Mental Health Awareness Month

May 14, 2023

How to Identify and Manage Workplace Stress in The Healthcare Industry

May is Mental Health Awareness Month, a time to recognize and support the millions of Americans living with mental health conditions. Mental health includes a person’s psychological, emotional, and social well-being and affects how we feel, think, and act. Like other forms of stress, work stress can lead to poor mental and physical health.

Workplace stress is the harmful physical and emotional effect when job requirements do not match workers’ resources or needs and affects 83% of U.S. workers. Further, 54% of workers report that this stress also affects their home life. In addition, the World Health Organization states that twelve billion working days are lost every year due to depression and anxiety alone.

Studies show that job stress is the major source of stress for American adults and that it has escalated progressively over the past few decades. Health workers are not the exception. On the contrary, this trend accelerated after the onset of the COVID-19 pandemic, which introduced additional elements of fatigue, strain, stress, loss, and bereavement for healthcare workers, who experienced an increased workload in the face of staffing and critical personal protective equipment shortages. According to Stericycle’s 2022 Healthcare Workplace Safety Trend Report (HWSTR), 37% of healthcare providers reported feeling stressed at work, while 25% felt burned out.

If stress is not properly managed, workplaces may see some of the following negative effects, among others:

  • High absenteeism
  • High turnover
  • Poor performance and productivity
  • Low morale
  • Increased illness, accidents, and incident reports

Conditions to Which Healthcare Workers Are Exposed

Healthcare workers often place the well-being of others before their own. These actions are admirable but may be harmful if they prevent healthcare professionals from getting the help they need for their health and well-being.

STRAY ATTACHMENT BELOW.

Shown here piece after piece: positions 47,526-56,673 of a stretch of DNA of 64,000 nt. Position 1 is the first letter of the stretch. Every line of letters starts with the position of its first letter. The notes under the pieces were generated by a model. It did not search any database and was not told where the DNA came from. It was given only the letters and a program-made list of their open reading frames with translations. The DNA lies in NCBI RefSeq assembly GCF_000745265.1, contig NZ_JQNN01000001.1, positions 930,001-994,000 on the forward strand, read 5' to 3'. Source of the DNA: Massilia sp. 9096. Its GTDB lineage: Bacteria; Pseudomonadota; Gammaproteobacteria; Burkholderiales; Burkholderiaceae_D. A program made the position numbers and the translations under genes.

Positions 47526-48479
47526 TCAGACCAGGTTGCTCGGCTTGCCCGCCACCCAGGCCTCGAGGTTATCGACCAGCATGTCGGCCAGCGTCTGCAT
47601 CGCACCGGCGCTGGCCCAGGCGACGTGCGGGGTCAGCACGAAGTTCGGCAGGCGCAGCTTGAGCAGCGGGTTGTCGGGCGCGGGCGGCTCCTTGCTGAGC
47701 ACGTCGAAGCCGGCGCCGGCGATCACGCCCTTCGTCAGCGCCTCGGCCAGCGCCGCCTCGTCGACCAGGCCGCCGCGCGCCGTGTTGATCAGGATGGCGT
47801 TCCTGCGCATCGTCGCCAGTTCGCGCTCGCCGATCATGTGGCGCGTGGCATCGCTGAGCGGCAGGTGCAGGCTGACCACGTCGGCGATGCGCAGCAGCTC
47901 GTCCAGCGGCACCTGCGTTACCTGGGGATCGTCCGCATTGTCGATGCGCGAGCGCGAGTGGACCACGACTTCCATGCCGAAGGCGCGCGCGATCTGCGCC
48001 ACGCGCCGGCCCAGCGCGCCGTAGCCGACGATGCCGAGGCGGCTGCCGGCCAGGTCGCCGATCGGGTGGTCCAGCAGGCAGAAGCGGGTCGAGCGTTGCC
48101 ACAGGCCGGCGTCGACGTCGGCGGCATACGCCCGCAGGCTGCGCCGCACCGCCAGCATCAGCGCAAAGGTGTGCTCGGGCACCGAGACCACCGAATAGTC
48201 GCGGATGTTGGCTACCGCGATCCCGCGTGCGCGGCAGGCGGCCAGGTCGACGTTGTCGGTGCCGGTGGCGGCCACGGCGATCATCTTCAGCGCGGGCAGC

The National Institute for Occupational Safety and Health (NIOSH), states that work in the healthcare sector often involves:

  • Intensely stressful and emotional situations in caring for those who are sick
  • Exposure to human suffering and death
  • Unique pressures from relationships with the patient, family members, and employers
  • Working conditions with ongoing risk for hazardous exposures such as COVID-19, other infectious diseases, hazardous drugs, and more
  • Demanding physical work and risk of injuries from patient handling, among others
  • Long and often unpredictably scheduled hours of work. Hours are often related to as-needed scheduling, unexpected double shifts, and unpredictable intensity of on-call work
  • For many health workers, unstable and unpredictable work lives and financial strain

Contributing Factors to Stress and Burnout in Healthcare Workers

Stericycle’s 2022 HWSTR reveals that healthcare professionals remain stressed, burnt out, and less safe at work, a trend that has continued in recent years.  

Nearly three in five providers (58%) and administrators (57%) surveyed say their level of stress day-to-day has gotten worse in the past year, citing the following as the most significant factors:

  • Increasing workloads
  • Longer hours
  • Less staff

In turn, stress, fatigue, frustration, and burnout are among the negative emotions felt by health professionals at work. In addition to the lack of drive, at least a quarter of providers report feeling unmotivated, having trouble concentrating and feeling concerned over their physical safety, significantly more than healthcare administrators.